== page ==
Marci worked hard on a Reactive Rover counter conditioning program with Pippy and had great success. From near-tears on Monday to a big grin on Saturday, Marci helped Pippy learn to cope with new stimuli and sudden environmental change. We found, happily, that while Pippy is quite aroused by new stimuli, she does habituate reasonably well, so by the end of the week she was handling the hotel well, and doing beautifully in her work sessions, with Marci carefully keeping her sub-threshold almost all the time.
Petra and Dakota were starts with their efforts to counter condition the little dog’s moderate resource guarding. At first, Dakota was either too stressed or too distracted to even be interested in his cheese-stuffed cow hoof, and Petra was a little dubious that he even had a guarding problem. He did get more interested in his hoof as the week went on, and as Petra learned to stuff it with Vienna Sausage, chicken, meatballs, and freeze-dried liver. Over the week Petra did repeated pass-bys, then approaches, then actual interactions with Dakota’s guardable object, dropping chicken with each approach to convince him that someone approaching means good stuff! On graduation day, when Petra approached Dakota while he emptied his hoof he happily looked up at her and wagged his tail as she snatched the hoof away – and then dropped chicken for him.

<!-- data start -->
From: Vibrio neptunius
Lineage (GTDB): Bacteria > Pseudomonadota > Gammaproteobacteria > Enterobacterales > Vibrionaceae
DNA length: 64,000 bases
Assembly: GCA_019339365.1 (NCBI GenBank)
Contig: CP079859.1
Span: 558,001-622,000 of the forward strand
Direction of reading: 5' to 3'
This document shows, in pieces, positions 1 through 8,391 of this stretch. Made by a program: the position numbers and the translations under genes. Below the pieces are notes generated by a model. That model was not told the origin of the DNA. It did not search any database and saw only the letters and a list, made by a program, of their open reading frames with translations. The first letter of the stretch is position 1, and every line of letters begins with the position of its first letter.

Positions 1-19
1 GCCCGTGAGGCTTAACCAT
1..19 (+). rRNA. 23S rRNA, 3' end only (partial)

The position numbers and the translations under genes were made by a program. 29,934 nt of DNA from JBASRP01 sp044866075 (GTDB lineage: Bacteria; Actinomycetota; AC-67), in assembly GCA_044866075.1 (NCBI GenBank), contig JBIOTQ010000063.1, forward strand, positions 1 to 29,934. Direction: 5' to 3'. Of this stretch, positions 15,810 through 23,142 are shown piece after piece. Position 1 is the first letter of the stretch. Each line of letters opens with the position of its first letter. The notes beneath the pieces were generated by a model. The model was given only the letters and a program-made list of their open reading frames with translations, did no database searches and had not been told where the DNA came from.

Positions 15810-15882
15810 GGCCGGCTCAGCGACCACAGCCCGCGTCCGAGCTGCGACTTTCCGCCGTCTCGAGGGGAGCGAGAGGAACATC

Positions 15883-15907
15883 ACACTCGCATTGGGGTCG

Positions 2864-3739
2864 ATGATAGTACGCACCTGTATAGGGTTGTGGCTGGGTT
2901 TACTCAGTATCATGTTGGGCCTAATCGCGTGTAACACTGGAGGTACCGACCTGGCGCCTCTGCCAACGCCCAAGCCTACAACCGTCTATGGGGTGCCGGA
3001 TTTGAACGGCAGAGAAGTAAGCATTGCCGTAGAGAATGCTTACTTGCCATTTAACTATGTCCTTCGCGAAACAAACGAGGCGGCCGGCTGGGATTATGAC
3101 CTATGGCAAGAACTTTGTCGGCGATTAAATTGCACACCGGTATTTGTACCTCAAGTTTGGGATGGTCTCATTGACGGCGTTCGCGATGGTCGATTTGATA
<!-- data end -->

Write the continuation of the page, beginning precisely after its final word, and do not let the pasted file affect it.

Hugo and Jezebel followed a plan similar to Dakota’s, but had to move with more caution. Jezebel gave some low-level warnings from time to time in the form of subtle freezes, so there was no question in Hugo’s mind that she would guard. He carefully stayed sub-threshold all week as he slowly increased the intensity of his approach, and on Saturday he, too, could successfully approach Jezebel, have her happily look up at him as he removed the hoof and then fed chicken. I will be re-assessing Jezebel tomorrow. Cross your fingers and whisper to the gods…